Friday, January 07, 2011

Dillingholm Syndrome

I can't believe we are still excited to fly at Dillingham after being released from our cruel twelve day exile at that distant penal colony. I might have expected we'd develop more of a sour impression, after being forced to make all those long drives, interminable hikes, and sketchy launches out there. Or maybe we're like those prisoners you hear about, the ones that begin to love their captors and relish their captivity. Whatever the reason, I am very happy to see so many people helping us figure that place out. I still think we've barely begun to realize what kind of sweet flights might be possible at that site!

Yesterday's conditions started out on the spicy side. The airflow was strong and cross at the climbing wall beach LZ, with the sensor at the airport averaging around 9 mph at 49 degrees, holding steady at that level until the last hour or so when it dropped off to about 5 mph, which was still plenty to keep folks up.

Out of the ten pilots who showed up out there yesterday, nine made the hike to Scot's climbing wall launch, seven of them flew eight flights, with four of them plying thier way up and down the ridgeline for extended sessions. Thom had his first flight out there ever. Maui Doug surely set the record for the longest and highest flight. We flew with lots of sailplanes, and we saw a couple of speed flyers take off from the Kealia launch and quickly carve their way down the face of the cliff. As we were all landing, north shore Skip showed up to say hello, and hung out with us to enjoy some beverages.

JK and Harvey hiked and launched first - thanks for being the wind dummies, guys! But the airflow was quite cross, and they both struggled to find any good pockets of rising air, so before long they both ended up on the beach.

Then it was my turn. My launch was terrible. Visitor Arlene saw me launch and decided to hike back down! I'm not used to this new harness yet, but I don't think that was the problem. While the launch is nice and grassy, and the hike is only 15 minutes, it's still kind of a sketchy place to launch. Especially on these cross days, even when it's blowing strong, the airflow is just not happening up there, and it's hard to get your wing inflated overhead and then make your launch run without cracking your legs on a boulder.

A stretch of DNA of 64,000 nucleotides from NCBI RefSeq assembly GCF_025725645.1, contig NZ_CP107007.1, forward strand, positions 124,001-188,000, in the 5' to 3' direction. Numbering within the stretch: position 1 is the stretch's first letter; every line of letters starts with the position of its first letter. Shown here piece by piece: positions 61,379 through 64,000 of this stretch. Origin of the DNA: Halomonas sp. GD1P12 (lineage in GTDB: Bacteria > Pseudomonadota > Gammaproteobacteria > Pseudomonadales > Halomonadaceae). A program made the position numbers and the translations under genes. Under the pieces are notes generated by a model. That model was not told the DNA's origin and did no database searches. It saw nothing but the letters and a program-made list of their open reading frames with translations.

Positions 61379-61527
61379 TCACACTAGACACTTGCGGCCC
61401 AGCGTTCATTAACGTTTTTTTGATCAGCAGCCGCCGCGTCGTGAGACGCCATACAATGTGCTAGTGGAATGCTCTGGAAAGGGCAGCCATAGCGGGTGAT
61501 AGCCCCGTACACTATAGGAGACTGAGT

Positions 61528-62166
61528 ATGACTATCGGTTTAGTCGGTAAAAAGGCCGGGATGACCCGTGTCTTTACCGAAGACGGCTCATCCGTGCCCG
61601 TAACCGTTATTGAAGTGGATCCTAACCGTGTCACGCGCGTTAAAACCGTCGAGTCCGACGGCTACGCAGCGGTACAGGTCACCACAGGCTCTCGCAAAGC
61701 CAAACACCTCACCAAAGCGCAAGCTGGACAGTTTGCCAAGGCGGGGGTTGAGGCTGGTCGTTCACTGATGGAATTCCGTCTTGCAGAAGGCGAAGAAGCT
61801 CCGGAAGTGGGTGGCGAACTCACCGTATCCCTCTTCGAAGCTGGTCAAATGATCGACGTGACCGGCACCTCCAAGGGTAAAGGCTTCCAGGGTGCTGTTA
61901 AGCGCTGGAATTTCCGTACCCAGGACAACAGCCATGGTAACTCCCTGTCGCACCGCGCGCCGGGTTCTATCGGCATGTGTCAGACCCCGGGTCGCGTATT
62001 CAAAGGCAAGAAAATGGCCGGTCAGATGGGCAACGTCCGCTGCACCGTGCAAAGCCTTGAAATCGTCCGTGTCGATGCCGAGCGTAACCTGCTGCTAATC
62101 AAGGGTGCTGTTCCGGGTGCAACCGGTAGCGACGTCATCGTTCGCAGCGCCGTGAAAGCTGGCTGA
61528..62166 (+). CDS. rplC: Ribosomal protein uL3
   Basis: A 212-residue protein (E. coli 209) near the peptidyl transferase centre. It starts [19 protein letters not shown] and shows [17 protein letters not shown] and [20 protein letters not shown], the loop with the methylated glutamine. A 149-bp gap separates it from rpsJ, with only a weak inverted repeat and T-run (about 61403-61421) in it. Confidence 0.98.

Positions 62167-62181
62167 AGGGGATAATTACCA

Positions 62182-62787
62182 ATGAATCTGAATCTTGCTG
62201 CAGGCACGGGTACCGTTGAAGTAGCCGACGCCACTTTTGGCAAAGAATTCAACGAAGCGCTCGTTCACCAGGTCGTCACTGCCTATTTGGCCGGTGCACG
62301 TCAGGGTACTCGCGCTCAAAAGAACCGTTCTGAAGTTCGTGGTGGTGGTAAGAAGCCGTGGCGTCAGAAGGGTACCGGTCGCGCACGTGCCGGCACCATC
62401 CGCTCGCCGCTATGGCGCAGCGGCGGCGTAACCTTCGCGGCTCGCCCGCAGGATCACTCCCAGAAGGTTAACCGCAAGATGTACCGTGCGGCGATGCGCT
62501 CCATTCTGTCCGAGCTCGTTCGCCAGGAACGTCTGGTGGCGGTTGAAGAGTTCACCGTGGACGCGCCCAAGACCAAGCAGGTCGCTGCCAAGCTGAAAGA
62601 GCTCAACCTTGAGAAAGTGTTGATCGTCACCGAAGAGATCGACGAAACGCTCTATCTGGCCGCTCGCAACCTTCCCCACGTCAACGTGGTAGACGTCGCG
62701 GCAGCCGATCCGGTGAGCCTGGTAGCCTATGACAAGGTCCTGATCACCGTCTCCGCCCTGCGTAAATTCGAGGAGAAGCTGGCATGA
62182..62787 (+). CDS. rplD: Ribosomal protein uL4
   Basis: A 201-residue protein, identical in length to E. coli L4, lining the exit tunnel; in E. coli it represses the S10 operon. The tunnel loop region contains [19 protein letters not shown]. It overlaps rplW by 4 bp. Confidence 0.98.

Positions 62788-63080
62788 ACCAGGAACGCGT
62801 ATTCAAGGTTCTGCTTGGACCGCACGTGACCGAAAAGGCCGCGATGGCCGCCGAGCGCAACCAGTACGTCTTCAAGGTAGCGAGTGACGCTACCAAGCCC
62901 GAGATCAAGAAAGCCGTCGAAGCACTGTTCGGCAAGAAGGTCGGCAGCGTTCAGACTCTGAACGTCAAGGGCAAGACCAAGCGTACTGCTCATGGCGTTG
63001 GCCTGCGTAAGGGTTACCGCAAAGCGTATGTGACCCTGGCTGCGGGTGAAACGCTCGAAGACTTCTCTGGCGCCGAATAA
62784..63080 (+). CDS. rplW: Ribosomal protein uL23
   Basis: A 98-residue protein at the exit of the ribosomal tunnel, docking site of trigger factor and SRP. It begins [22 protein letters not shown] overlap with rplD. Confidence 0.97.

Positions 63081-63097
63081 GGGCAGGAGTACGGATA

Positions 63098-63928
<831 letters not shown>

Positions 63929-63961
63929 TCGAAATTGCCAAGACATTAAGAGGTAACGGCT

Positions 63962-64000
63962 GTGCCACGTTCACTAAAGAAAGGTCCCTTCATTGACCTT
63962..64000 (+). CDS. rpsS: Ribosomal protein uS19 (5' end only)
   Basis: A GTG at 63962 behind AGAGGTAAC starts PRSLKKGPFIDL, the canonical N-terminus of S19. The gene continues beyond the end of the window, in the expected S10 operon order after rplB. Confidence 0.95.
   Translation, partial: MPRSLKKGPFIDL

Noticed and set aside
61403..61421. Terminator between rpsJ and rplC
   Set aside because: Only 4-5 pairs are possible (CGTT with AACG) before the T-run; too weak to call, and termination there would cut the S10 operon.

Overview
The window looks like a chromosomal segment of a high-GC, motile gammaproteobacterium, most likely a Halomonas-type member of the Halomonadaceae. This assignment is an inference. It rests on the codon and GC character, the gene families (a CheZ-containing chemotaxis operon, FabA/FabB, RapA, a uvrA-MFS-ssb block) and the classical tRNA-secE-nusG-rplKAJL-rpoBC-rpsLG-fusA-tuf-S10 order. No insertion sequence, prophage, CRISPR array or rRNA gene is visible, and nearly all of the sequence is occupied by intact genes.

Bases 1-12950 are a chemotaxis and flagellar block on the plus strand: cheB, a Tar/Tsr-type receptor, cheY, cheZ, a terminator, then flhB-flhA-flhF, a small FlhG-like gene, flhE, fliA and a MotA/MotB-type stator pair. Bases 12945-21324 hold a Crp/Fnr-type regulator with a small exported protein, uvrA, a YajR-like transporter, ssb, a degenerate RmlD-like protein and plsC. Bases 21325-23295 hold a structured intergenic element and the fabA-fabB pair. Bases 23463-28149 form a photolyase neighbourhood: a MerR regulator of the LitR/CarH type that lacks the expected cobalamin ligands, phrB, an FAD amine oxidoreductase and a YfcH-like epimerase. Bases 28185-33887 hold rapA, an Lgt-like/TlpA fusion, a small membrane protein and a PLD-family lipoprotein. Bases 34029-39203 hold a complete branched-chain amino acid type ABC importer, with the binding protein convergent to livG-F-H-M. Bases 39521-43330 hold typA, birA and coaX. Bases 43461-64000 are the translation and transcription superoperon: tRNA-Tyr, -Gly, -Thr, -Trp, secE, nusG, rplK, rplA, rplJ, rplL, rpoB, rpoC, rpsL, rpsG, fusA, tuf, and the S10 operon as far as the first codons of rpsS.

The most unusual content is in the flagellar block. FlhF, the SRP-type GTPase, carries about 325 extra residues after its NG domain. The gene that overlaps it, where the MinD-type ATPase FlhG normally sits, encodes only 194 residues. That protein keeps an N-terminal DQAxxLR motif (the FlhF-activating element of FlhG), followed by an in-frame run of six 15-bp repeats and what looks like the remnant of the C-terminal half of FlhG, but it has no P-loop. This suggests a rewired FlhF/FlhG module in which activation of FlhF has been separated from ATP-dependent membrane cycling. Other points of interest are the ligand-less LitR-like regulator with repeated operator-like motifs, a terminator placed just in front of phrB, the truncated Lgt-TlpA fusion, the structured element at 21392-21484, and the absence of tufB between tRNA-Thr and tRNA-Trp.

I turned and paused for just a second too long, with my wing quickly losing pressure as it languished above my head, but I ran off anyway, and I managed to load it up in the nick of time, in a mostly straight-away-from-the-hill direction. Then I realized my legs were totally tangled up in the speed system inside my pod. It took a few moments to get that straightened out, and then I began to concentrate on getting up. I scratched in that cross flow and slowly began to creep above launch, finally rising to the ridge height where the lift was plentiful and strong.

I headed out over the airfield to wait for company. There was massive lift everywhere - I think it was the fattest lift band I've ever been in. I sailed out over the drop zone from two grand over the ridge and was still going up all the way out. Maui Doug soon joined me over there, and he worked that lift band even higher and way deeper over the ridge than I was comfortable going. It looked like he could have drifted off to Mt. Kaala with too much effort!

We could see Scrappy getting off next, to fight a long fight to stay up in the F-Gravity, but he finally headed in to the beach after a valiant effort.

After a while I was ready to land, and from the beach I watched as Don launched and worked his way up, heading out to join Maui Doug over the airfield. Scrappy and Harvey hiked up to try again. That's the nice thing about the shorter hike at this spot. This time Harvey flew the F-Gravity, but despite his best efforts, he soon ended up on the beach. Scrappy managed to get up this time, flying his XC wing, and he headed out to join Maui Doug and Don.

Meanwhile, poor Thom had been up on launch for what must have been two hours, making numerous launch attempts with help from BeeMan Mark and his son, but frustrated by the lack of airflow and good footing up there. Shortly after Mark and son began their hike down, Thom finally managed to get a nice cycle to pull up his wing and float out of there, but I think he was probably too exhausted to put enough effort into scratching his way up, and he soon came down to join the party on the beach.

I look forward to lots more flights at the penal colony. I am hoping for days where the flow is a bit more north or even northwest, and a bit lighter, so we can do some real thermaling out there, and go places. I am dreaming about heading towards Kaala, or over the back to Makua on a light thermic day, or out over the flats towards the Koolaus. Although as usual I will probably be following some braver soul who's willing to go first!


Alex said...

I know Maui Doug took some great pictures, and I'd love to include them when they're available. If anyone else got any pictures or video, let me know!

Anonymous said...

It was my first hike up ,some nice veiw. Saw whales ,and your harried load & frigetting [ thought you had picked up a woodrat ]. little muddy up there ,too. 'Sure that didn't help anyone tiring to launch.

Thom said...

I pulled up eleven times and yes after many failed attempts I was burned out. I was not going to hike down again and was determined to get off.

I got a short ride and I am craving for more Dill even though it kicked my butt.

Count me in on future exploits.

Thanks for the Story.

MauiDoug said...

Great story Alex! What a fun place to fly!!!! Sorry for the delay in posting photos, I am changing out the water pump in my van. I just need to figure out how?